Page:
Scores of villages in Maharashtra’s Marathwada are reeling from a severe drought. A few hundred kilometres away, the region of Vidarbha has recorded unseasonal rains and hailstorms. Such events have taken a toll on agriculture and crippled rural incomes. The situation isn’t unique to Maharashtra. Farm output has come under pressure in states such as Madhya Pradesh, Uttar Pradesh, and Haryana, too.
This has hit demand for two-wheelers, especially motorcycles. During the five months ended February, domestic motorcycle sales have fallen six per cent to 4.28 million units. High-mileage entry-level bikes (110-110 cc), a hit in rural areas, have seen a drop in sales in recent months.
Last month, Hero MotoCorp reported a drop of eight per cent in sales. It is India’s largest two-wheeler manufacturer, and generates more than half its volumes from rural markets. From selling more than 500,000 units every month, Hero’s sales were more than 485,000 in February.
“In some rural areas, the market sentiment has been hit by various factors, including the curtailment of the MGNREGS (Mahatma Gandhi National Rural Employment Guarantee Scheme) spend, poor crop realisation, and moderating wages. The sector has felt some impact in Bihar and Madhya Pradesh and the sugar cane-growing areas in Uttar Pradesh and Maharashtra,” said a Hero spokesperson.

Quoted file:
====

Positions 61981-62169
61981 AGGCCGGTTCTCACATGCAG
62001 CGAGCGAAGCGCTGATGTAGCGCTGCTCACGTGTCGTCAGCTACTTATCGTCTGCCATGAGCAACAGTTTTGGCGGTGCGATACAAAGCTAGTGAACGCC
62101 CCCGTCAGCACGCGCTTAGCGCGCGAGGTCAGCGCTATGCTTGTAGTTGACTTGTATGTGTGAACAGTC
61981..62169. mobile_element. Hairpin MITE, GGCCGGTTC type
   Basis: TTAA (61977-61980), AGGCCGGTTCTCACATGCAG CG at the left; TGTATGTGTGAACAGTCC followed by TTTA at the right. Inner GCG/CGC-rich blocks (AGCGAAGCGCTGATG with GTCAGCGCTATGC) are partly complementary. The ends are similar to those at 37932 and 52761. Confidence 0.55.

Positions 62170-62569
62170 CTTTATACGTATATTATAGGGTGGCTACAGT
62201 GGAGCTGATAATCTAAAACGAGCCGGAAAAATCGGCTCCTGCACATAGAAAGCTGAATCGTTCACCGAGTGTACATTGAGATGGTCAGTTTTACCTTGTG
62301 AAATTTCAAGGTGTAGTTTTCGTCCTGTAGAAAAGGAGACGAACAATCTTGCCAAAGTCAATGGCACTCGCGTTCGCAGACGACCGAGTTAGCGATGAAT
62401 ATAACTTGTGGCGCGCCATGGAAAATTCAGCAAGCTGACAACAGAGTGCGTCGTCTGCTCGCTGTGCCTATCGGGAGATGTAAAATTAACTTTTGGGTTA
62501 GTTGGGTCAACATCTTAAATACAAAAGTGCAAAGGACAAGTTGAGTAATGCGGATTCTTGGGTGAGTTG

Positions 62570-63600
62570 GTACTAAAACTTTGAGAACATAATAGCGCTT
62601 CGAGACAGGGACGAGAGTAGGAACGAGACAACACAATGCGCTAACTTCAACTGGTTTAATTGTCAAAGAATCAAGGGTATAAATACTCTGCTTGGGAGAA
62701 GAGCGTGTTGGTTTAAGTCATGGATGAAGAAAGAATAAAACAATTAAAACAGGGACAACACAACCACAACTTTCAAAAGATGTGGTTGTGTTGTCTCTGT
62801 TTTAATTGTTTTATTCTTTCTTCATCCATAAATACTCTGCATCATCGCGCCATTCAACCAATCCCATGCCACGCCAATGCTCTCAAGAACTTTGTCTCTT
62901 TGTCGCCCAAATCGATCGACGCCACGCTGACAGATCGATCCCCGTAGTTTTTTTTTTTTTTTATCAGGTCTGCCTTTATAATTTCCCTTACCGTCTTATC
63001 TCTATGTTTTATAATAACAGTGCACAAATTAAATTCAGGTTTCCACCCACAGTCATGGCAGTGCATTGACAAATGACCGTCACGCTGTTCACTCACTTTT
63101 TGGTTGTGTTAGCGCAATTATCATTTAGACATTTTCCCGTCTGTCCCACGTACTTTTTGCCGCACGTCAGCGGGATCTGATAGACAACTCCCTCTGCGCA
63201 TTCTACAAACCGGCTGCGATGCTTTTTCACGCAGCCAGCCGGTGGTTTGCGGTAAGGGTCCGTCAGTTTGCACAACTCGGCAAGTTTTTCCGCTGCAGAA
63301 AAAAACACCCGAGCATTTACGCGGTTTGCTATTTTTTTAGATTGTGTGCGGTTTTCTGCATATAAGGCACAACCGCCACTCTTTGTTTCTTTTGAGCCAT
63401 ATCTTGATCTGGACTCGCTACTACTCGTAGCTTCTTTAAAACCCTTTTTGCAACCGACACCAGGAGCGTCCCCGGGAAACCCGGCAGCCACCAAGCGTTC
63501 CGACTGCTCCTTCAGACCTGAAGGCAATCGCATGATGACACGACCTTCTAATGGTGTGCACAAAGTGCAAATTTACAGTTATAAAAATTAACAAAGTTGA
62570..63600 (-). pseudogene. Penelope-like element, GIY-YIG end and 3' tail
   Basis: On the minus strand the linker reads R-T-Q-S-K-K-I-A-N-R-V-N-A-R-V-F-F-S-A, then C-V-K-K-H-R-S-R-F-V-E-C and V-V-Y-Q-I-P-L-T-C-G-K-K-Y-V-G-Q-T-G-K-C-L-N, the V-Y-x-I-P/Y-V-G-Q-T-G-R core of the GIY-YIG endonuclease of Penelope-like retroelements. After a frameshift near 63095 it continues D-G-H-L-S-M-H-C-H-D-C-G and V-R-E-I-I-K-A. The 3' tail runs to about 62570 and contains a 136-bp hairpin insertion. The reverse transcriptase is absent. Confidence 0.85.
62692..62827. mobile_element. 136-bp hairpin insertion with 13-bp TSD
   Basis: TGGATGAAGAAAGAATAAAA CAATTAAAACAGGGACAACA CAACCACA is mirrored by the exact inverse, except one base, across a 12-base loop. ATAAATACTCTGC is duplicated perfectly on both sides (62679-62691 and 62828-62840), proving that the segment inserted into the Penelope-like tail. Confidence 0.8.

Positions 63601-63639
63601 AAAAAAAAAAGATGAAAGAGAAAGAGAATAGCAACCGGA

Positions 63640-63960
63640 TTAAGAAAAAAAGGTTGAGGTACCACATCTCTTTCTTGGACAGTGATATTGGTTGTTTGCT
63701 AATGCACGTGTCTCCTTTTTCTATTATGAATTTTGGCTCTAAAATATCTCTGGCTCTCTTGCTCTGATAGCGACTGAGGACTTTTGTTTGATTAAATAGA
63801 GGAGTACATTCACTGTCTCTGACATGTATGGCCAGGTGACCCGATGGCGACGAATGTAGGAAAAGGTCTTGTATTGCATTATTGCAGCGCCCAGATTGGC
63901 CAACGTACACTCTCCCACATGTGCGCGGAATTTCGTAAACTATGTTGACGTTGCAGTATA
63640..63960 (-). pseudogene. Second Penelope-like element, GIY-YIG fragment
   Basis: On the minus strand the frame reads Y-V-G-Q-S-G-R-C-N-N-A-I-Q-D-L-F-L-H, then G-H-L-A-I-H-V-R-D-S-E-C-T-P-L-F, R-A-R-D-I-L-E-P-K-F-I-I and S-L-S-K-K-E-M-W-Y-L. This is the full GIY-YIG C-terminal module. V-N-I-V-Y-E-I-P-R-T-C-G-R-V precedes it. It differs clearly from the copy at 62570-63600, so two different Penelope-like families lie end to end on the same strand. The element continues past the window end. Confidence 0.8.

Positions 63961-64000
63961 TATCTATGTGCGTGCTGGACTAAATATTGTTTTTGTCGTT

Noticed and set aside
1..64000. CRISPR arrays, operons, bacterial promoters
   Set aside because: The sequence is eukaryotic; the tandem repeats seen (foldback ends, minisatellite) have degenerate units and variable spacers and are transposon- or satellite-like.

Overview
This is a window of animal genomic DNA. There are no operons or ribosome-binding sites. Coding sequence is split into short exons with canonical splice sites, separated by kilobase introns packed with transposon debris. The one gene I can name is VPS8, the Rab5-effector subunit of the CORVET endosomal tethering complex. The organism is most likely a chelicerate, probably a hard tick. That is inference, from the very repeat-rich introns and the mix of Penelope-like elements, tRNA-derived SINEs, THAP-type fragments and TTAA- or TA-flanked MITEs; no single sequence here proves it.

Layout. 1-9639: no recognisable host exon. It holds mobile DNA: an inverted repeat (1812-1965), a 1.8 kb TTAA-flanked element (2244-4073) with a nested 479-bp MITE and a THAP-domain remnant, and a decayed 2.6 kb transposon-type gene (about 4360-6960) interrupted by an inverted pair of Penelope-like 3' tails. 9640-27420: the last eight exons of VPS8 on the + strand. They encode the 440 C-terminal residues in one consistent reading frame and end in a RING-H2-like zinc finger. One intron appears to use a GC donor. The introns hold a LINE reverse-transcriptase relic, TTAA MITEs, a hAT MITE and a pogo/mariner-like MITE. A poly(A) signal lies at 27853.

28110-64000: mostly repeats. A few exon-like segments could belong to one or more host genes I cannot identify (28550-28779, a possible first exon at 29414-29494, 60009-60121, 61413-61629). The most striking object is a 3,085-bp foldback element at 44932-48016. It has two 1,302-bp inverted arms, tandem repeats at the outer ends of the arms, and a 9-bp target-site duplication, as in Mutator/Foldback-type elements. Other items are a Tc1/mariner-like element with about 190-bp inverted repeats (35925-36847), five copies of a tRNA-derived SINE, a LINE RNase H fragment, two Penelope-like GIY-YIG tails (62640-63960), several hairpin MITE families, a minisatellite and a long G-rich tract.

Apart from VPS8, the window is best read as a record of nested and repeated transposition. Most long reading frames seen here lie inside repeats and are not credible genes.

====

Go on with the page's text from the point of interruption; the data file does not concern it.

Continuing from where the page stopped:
The fall recorded by Pune-based Bajaj Auto has been the steepest. In February, its motorcycle sales fell 26 per cent to 115,840 units, according to data by the Society of Indian Automobile Manufacturers. Entry-level bikes such as Discover and Platina, which account for more than half of Bajaj’s sales, recorded a fall of 43 per cent.
Eric Vaz, president (motorcycle business), Bajaj Auto, said, “A fall in income in rural areas has led to a decline in the demand for entry-level bikes. Poor weather conditions have led to poor farm output, which has affected bike sales. We sell an average of 70,000 units every month from our 100-cc range, most of which are sold in rural areas.”
Scooters escaped the slowdown. Most scooter sales are in urban areas. The segment has recorded growth of 27 per cent this financial year, selling 4.1 million units in the domestic market during April-February.
Y S Guleria, vice-president (sales and marketing), Honda Motorcycle and Scooter India, said, “We see there is a slowdown in the entry segment, impacting sales from semi-urban and rural areas. A few pockets are being disturbed due to inclement weather; standing crops are being destroyed. The buying sentiment is down. Scooters are largely urban-driven; so, there is no impact there.”
While the kharif crop was lower than expected, unseasonal rains and hailstorms have hit the rabi crop, too, especially in Uttar Pradesh and Maharashtra. This has affected tractor sales, too, with the sector posting a decline of about 30 per cent in the past three months.
Though some say the onset of the marriage season in April will lead to an improvement in market sentiment, some manufacturers aren’t optimistic. “There is no good reason to believe market conditions will improve from next month,” said Vaz.